The need for a better cloud

Currently, there is a serious issue with the Internet, which is the fact that it’s owned by corporations, who have their own best interests at heart, and not by people.  This was mentioned by Richard Stallman, who keeps calling the cloud a trap</a>, but was recently illustrated by Amazon being cowards and kicking off WikiLeaks because of a political opinion.  Some people may claim that it may have been because of how Senator Joseph Lieberman pressured them, like he did Paypal, but unlike Paypal, who were forced to admit that they caved under political pressure</a>, Amazon still sticks to their press release about the WikiLeaks issue</a>.

Amazon has censored other things in the past, for example, they unpublished the book 1984 and pulled it off all the kindles that purchased it</a> due to the fact that the publisher didn’t want it out there anymore.  Amazon is clearly in the censorship business.  The thing is that there are other services that are also known for violating people’s property, and in some cases helping dictatorships</a>.

So, it’s pretty clear, we need our own cloud.  One that works like how WikiLeaks works, where it’s  anonymous, secure and is stateless.  This is possible, thanks to work in projects like Tor, and Tahoe-LAFS.  The EFF mentions these in their blog post</a> about constructive direct action, however all of these things are difficult for the average user to do.  In fact, this is one of the biggest problems.

Public Key Cryptography has been with us for decades, but most e-mail is still in the clear.  This may not matter so much on GMail, since only you,  the other recipient on Gmail, and the GoogleBot that is reading your e-mail, looking for search terms and presenting you with advertising is reading it, but if you’re actually interacting with someone who has a hotmail account or a yahoo account</a>, let alone an ISP account, the e-mail will be in the clear, which means that it can be intercepted.  The problem is that most people use webmail clients for their e-mail.  If you’re not using Google, chances are that your webmail experience sucks ass, and is extremely hard to use.  As much as I love Mozilla Thunderbird, it’s just not as easy as Webmail, and therein lies the problem.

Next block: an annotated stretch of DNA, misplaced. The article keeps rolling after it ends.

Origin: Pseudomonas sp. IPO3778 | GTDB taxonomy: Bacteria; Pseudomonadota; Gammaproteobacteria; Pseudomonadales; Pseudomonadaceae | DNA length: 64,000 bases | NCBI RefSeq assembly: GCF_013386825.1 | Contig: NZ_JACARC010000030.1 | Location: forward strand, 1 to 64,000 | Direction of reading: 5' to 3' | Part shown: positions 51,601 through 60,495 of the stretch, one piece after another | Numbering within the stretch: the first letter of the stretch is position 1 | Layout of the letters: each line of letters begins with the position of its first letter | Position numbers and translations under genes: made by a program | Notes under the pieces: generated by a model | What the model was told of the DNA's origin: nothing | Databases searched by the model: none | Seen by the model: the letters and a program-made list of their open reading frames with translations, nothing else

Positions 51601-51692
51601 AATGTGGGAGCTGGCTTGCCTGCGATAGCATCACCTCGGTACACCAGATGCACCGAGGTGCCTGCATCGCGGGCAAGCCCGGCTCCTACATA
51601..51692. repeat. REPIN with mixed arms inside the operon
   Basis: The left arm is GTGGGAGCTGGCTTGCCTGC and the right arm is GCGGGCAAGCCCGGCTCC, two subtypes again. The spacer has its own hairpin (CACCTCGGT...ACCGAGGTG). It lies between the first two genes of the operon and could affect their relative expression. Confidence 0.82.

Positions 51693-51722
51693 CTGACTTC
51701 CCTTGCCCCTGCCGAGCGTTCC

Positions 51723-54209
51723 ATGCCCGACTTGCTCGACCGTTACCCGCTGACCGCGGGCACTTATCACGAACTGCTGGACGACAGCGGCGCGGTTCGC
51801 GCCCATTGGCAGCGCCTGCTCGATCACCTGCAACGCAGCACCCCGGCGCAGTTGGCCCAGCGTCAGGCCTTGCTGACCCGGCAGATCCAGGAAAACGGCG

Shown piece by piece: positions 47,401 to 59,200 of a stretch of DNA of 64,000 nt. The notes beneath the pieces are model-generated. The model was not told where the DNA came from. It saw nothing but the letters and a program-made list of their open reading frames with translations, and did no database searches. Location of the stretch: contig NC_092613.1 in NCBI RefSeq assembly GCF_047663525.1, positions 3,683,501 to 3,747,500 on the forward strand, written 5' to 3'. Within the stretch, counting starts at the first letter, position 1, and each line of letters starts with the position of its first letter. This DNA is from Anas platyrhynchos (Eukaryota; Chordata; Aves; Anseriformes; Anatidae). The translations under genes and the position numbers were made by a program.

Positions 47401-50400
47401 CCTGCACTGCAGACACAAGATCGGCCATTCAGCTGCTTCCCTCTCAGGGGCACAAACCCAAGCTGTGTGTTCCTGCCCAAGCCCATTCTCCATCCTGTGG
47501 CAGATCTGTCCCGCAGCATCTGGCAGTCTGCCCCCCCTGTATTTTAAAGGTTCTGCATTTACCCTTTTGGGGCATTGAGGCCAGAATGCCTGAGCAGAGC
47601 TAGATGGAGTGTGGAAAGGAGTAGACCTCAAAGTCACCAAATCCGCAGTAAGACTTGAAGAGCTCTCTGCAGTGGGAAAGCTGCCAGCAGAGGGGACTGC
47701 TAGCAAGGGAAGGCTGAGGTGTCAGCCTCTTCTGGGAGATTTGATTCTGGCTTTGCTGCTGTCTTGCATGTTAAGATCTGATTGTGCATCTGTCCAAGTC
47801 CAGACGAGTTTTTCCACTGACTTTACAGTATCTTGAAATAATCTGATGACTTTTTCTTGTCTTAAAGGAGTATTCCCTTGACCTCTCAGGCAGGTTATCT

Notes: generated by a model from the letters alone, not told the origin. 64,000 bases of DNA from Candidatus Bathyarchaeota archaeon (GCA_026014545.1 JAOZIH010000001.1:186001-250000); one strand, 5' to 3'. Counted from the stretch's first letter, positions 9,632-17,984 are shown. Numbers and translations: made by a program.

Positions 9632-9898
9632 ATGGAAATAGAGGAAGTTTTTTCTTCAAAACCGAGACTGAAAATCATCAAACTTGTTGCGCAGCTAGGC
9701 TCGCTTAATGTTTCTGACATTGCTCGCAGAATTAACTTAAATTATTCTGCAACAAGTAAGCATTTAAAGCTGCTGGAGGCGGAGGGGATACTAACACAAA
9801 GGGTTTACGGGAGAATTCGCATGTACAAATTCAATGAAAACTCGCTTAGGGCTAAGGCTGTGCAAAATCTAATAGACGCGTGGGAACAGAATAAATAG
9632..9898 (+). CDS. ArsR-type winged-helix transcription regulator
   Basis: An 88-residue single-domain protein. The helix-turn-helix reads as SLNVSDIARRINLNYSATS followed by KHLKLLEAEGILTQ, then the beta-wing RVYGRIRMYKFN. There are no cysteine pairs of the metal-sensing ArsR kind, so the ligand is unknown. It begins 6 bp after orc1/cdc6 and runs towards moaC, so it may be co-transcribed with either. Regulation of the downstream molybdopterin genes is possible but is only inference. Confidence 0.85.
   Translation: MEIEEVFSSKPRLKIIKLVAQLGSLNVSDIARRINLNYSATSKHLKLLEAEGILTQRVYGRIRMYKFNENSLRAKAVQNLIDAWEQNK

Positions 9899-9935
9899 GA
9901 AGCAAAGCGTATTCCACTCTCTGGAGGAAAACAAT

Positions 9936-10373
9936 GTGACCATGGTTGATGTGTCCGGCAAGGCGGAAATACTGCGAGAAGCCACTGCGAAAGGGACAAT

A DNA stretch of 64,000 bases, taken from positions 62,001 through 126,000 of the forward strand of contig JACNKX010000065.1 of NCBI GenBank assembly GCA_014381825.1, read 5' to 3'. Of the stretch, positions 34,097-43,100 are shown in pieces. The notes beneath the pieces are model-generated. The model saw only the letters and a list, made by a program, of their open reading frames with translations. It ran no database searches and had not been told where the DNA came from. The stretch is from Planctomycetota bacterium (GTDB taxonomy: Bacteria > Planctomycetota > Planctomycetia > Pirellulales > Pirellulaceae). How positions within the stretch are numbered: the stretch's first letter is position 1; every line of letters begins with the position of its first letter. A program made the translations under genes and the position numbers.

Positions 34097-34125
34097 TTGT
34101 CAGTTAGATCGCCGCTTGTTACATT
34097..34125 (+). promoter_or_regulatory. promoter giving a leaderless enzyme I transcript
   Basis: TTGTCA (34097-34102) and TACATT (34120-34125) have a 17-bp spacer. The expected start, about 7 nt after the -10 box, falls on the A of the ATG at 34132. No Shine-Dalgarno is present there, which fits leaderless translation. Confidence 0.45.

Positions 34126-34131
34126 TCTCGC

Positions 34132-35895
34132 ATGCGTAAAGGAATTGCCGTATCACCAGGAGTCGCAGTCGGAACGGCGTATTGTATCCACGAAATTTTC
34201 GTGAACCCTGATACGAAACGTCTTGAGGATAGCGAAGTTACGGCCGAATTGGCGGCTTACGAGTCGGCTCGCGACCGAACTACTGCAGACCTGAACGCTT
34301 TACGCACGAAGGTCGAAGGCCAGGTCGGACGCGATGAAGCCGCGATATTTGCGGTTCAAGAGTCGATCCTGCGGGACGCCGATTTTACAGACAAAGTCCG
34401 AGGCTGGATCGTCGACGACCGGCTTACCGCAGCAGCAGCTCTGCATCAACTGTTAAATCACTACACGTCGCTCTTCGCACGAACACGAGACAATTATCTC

The fact is that these tools need to be easier.  (So far, all I’ve really seen is CryptBin, and it crashed when I tried using it.)</em> Now, some things MUST be run on the system, such as Tor.  However, assuming that one can get the Tor Browser Bundle working, there must be a way to have people access their files, and their mail without it being super complex.  We need better tools for people so that people can be safer and feel more confident with their privacy and their transparency.